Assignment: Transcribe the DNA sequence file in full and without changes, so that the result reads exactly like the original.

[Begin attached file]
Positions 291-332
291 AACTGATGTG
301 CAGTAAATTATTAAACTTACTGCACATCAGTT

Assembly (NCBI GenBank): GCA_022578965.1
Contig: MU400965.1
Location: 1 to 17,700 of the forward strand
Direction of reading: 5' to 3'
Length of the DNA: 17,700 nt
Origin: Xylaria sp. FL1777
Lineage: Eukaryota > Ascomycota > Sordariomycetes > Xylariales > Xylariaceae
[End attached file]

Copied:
Positions 291-332
291 AACTGATGTG
301 CAGTAAATTATTAAACTTACTGCACATCAGTT

Assembly (NCBI GenBank): GCA_022578965.1
Contig: MU400965.1
Location: 1 to 17,700 of the forward strand
Direction of reading: 5' to 3'
Length of the DNA: 17,700 nt
Origin: Xylaria sp. FL1777
Lineage: Eukaryota > Ascomycota > Sordariomycetes > Xylariales > Xylariaceae